Seriously Anticipating Mashiach’s Arrival
We are within the Nine Days period prior to Tish’ah B’Av. May we see the salvation before this Tish’ah B’Av.
This is the second of three parts of this year’s Three Weeks series. Next week’s third part will include a special Tish’ah B’Av segment.
Are We Ready to Answer YES? – Part 1
Es tzemach David avd’cha m’heirah satzmiach…
The offspring of your servant David may You speedily cause to flourish, and enhance his pride through Your salvation, for we hope for Your salvation all day long
Before we begin to discuss this brachah in detail, allow us to explain why we should be especially careful to pause before beginning this brachah (the Chofetz Chaim actually suggests that we do this with every brachah in the Shemoneh Esrei) and why we should attempt to arouse our hearts now to an even greater level than we have up to this point in Shemoneh Esrei.
The Yaaros Devash [Rav Yonasan Eibeschutz, 1690-1764] exhorts every Jew to shed an endless stream of bitter tears while reciting the brachos of Bonei Yerushalayim and Es tzemach. Why?
One of the first questions we will be asked on our day of judgment is “Tzipisa liy’shuah” (Shabbos 31a), did we anticipate and yearn for the Salvation? The Shaarei T’shuvah (siman 118, towards the end of s’if katan 1, quoting from the Arizal) says that when one recites the words “ki liy’shuascha kivinu kol ha’yom,” he should have kavanah to be able to answer this question affirmatively. Great tzadikim live constantly throughout their lives with “Tzipisa.” For the rest of us, the Shaarei T’shuvah is advising us that availing ourselves of proper intent as we recite THIS phrase in THIS brachah is our best opportunity to be able to answer: YES, we did long for Mashiach on a daily basis. While there are other ways that we can fulfill “Tzipisa,” most of us will need to refer to our kavanah in THIS phrase in THIS brachah to answer YES to this question on our day of judgment.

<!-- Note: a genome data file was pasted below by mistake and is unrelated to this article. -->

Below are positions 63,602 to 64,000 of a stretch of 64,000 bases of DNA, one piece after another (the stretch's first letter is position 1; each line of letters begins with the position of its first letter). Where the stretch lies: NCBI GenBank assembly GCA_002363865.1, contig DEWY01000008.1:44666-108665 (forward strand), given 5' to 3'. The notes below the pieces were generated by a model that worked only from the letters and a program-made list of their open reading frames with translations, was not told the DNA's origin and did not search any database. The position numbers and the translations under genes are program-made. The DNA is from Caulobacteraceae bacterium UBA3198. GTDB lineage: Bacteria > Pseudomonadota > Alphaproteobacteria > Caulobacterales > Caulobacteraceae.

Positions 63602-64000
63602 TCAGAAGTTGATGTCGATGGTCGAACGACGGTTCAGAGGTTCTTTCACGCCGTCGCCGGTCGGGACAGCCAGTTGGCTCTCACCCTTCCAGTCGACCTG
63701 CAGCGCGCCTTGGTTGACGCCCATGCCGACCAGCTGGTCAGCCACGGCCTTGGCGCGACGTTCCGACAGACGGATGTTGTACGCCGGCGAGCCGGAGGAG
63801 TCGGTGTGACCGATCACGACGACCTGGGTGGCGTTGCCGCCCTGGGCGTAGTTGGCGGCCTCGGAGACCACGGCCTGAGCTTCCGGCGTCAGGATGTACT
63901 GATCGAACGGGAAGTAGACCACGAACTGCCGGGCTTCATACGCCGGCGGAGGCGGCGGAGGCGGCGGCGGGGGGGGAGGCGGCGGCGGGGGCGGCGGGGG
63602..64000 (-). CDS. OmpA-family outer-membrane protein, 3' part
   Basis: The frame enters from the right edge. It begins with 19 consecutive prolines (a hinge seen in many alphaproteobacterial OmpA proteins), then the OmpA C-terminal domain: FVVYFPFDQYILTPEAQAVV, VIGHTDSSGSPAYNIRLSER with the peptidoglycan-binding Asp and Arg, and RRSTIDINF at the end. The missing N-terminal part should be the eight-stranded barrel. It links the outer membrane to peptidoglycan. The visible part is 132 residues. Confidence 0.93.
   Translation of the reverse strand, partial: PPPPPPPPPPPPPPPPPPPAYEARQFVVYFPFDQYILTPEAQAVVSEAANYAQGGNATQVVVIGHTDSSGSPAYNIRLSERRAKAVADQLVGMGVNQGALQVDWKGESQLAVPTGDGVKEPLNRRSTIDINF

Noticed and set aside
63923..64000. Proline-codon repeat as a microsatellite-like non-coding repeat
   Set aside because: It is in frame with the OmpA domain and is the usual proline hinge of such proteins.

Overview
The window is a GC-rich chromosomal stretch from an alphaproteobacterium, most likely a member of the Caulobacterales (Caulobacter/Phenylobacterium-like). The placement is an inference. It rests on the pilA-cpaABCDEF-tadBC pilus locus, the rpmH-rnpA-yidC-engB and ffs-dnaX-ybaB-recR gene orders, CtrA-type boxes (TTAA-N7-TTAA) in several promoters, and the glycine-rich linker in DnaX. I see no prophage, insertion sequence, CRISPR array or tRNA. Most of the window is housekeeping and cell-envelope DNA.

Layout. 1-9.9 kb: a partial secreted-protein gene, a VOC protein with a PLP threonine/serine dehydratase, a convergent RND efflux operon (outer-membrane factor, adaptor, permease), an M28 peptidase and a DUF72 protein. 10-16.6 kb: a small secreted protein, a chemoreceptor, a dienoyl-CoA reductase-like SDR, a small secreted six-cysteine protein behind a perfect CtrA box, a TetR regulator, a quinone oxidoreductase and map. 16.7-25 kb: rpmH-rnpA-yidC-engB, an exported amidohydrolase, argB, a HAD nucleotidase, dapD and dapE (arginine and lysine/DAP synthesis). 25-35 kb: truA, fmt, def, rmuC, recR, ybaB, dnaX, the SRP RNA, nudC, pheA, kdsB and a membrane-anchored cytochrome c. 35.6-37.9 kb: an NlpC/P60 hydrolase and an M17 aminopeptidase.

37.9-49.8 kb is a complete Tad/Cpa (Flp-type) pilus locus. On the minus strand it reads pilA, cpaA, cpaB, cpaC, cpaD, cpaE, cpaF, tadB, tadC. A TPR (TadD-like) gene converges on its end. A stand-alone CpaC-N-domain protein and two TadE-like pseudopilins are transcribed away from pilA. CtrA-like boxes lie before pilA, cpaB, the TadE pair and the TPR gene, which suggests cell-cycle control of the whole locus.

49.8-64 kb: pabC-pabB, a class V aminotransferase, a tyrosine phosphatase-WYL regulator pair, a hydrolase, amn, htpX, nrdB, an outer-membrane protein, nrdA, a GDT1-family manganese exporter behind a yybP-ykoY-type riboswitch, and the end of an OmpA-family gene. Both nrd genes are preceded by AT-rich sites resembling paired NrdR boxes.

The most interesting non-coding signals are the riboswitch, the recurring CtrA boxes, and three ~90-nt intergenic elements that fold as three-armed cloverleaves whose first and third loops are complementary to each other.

The Arizal says that one should have kavanah in this phrase from the depths of his heart – so that he not be embarrassed and disgraced on the day of judgment when he is asked “Tzipisa liy’shuah?” The following is the translation of a quote from the Arizal, as quoted in the sefer Tal’lei Oros: